Will 2014 be a year of reversal in which cow-calf producers begin to rebuild their inventory? That’s an all-important question, and it’s seemingly been discussed more in recent weeks given the market’s strong counter-seasonal moves. The general thinking goes that with calf and yearling prices establishing new all-time highs and a favorable outlook for corn, this will be the year to turn around the decline in cow numbers. 

Typically, the cow-calf sector reacts to improving prices by retaining more heifers and/or culling fewer cows. The pragmatic evidence indicates that decision-making has become much more complicated. That is, producers have sold off approximately 1% of the cowherd since 1996 independent of the yearly change in prices.

In other words, since that time, producers have not responded in typical fashion; the concept of the cattle cycle has all but disappeared. Cow-calf producers haven’t responded to price signals during the past several decades. A number of other overriding factors have seemingly dictated their decision-making process, including weather, feed costs, etc.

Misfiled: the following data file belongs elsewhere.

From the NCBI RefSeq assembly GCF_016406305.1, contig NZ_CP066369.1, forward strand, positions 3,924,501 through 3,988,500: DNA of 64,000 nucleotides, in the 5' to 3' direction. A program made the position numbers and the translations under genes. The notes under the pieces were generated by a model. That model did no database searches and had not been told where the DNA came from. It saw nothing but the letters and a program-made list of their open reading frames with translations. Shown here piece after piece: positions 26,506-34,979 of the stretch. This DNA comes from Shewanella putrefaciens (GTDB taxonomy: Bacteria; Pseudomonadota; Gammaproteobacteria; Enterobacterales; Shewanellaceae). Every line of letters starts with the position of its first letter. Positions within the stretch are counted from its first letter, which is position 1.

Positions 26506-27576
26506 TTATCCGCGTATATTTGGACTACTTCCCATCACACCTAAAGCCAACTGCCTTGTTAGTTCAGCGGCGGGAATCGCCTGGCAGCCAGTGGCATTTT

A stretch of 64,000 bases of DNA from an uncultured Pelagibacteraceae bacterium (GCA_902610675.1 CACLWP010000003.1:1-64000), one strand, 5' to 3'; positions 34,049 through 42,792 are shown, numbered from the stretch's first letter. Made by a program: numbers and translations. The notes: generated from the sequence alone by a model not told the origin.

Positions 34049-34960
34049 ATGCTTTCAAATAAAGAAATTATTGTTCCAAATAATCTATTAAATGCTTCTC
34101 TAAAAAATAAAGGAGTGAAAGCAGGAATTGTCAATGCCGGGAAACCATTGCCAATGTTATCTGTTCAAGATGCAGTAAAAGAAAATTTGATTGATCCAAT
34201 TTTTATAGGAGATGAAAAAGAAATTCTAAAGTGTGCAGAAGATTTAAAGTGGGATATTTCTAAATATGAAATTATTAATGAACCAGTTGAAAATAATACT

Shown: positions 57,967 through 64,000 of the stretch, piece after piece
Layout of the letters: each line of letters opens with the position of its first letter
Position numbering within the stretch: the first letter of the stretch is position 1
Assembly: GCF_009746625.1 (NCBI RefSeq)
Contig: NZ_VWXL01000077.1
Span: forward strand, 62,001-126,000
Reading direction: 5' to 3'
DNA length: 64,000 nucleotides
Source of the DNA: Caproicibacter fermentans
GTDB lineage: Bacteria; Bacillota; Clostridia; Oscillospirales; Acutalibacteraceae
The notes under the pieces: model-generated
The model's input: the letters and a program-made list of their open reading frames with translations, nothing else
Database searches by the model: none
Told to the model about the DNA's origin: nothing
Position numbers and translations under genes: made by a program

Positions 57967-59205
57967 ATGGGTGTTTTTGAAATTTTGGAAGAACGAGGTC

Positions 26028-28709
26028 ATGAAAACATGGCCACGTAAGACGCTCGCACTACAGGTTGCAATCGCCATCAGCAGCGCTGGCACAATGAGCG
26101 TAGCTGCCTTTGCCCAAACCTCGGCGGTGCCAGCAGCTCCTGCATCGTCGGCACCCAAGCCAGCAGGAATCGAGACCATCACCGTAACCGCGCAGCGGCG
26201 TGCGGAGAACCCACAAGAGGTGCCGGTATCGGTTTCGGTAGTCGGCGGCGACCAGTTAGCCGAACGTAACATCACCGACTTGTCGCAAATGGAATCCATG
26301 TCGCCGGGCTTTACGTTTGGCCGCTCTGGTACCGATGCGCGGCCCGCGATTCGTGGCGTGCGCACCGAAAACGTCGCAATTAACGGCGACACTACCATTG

Annual Change: Cow Inventory vs. Average Calf Price

Given the occurrence in recent history in regard to market prices and beef cow inventory, how do you see producers responding to higher prices in 2014? Will they be sufficiently high to change the trend? Are the other factors involved in the decision-making process also aligning to support rebuilding the cowherd? Leave your thoughts below.

 

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